Tracking Row-Level Changes in the Database
Imperva has built a new capability into its database monitoring product allowing users to track changes to sensitive values at the row level.
The technology, which the company calls Track Value Changes, is part of its SecureSphere Database Security Gateways software. Meant to track even the smallest changes to database values, company officials are touting the product as an answer to the so-called insider threat and the security needs of businesses looking to comply with regulations such as the Sarbanes-Oxley Act.
Unauthorized changes to databases can lead to long and complex forensic investigations to uncover what data changed and restore the original values, company officials said.
With Track Value Changes, SecureSphere monitors and audits the values of a specific record or a subset of table rows and allows organizations to set controls that generate alerts when changes to the data values violate pre-established policies or thresholds. For example, SecureSphere can recognize potentially fraudulent activity such as unusually large changes in credit card limits, excessive discounts in sales invoices or dramatic decreases in product inventory levels, officials said.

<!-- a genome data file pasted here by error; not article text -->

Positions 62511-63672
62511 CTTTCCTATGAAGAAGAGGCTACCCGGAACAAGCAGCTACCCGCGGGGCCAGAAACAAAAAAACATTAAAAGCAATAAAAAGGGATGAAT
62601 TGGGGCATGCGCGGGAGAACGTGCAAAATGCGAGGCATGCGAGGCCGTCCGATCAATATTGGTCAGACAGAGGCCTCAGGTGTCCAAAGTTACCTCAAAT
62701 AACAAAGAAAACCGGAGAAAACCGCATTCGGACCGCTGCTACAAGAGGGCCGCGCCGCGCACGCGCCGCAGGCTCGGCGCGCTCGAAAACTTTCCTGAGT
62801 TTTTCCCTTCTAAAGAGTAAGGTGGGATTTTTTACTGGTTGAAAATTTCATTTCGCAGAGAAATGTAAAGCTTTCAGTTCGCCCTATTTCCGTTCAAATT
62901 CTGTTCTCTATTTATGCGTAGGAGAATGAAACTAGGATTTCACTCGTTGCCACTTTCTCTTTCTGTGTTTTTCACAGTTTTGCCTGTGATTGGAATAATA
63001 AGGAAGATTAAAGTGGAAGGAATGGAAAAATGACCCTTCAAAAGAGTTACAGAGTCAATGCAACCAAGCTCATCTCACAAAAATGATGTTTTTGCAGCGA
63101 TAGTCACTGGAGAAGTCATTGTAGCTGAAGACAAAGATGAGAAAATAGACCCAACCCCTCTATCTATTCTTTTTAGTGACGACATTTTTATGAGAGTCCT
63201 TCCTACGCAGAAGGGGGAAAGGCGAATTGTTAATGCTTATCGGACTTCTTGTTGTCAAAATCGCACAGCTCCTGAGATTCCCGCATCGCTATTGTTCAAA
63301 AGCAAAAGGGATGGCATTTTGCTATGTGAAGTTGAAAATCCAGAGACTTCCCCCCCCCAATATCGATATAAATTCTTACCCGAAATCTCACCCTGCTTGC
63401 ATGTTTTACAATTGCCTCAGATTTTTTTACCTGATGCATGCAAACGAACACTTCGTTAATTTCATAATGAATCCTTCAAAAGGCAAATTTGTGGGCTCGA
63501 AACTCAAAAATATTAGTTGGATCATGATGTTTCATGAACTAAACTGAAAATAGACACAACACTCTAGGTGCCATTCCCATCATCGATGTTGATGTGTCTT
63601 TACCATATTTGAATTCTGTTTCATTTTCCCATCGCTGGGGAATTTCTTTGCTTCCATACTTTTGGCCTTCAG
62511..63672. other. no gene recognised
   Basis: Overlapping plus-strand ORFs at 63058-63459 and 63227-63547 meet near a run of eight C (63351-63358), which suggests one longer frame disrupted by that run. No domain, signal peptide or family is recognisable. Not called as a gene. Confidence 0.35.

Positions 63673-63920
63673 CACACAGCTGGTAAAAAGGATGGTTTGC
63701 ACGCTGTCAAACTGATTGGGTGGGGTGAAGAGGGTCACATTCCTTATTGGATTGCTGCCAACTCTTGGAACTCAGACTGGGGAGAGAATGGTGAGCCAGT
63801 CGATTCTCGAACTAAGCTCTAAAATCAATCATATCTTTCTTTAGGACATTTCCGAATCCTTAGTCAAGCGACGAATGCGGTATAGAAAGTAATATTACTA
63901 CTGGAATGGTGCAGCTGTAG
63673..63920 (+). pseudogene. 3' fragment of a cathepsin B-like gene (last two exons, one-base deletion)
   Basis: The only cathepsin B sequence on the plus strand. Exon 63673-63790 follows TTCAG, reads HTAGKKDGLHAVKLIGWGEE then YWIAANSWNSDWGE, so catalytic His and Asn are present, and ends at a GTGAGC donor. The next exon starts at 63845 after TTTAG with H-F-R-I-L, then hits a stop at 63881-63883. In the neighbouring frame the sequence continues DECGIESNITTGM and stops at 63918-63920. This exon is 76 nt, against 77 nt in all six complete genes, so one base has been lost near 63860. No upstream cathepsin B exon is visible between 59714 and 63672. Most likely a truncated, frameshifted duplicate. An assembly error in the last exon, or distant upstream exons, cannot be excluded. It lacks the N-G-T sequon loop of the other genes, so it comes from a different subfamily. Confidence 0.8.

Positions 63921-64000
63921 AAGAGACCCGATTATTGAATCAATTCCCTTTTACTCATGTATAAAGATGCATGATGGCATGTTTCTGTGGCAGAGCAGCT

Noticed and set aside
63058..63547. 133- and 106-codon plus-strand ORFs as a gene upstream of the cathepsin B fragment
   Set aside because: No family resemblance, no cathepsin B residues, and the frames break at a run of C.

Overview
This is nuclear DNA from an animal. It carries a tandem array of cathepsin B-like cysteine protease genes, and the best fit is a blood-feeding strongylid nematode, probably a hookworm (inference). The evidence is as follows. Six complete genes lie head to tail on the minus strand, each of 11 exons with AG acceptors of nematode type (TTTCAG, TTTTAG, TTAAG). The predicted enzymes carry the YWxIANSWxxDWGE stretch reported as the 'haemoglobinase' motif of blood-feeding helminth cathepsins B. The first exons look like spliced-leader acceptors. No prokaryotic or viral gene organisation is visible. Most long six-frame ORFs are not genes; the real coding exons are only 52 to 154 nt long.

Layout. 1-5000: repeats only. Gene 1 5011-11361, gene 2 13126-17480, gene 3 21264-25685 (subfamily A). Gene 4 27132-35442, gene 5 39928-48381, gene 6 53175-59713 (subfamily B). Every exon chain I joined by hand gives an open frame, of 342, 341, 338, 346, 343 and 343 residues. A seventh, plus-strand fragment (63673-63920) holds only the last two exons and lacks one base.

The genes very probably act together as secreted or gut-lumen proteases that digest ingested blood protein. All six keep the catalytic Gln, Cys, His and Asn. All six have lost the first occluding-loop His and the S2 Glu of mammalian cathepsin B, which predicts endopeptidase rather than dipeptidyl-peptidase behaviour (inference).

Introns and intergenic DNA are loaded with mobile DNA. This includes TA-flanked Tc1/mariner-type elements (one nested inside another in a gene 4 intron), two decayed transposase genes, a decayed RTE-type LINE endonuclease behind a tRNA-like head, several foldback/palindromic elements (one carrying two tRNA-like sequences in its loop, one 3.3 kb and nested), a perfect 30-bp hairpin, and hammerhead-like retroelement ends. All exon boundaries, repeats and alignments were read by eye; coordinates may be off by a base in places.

Imperva competes with a number of other companies in the enterprise database auditing space, including Application Security, Guardian, Lumigent Technologies and Tizor Systems.
Unlike trigger-based approaches, SecureSphere uses redo logs to monitor changes and identify the users who executed them.
"Database triggers require maintenance as they are not a one-time operation," said Mark Kraynak, the senior director of strategic marketing at Imperva. "SecureSphere's approach to tracking value changes is more automated for ongoing, effective performance without manual intervention. Finally, using database triggers to track value changes is like allowing the fox to guard the hen house, since database administrators control the mechanisms to create and modify triggers. SecureSphere's approach maintains separation of duties."
Also, unlike trigger-based approaches that require intrusive modifications to the database, SecureSphere's approach does not require changes to the database, he added. To track value changes, users can go to the policy management interface in SecureSphere and use the drop down menu to set acceptable policies, thresholds and ranges for changes to the database.
"SecureSphere has predefined templates users can use to deal with a variety of operations, including insert, delete, and change operations, to make tracking value changes and alerting on changes that violate policies easy and effective," Kraynak said.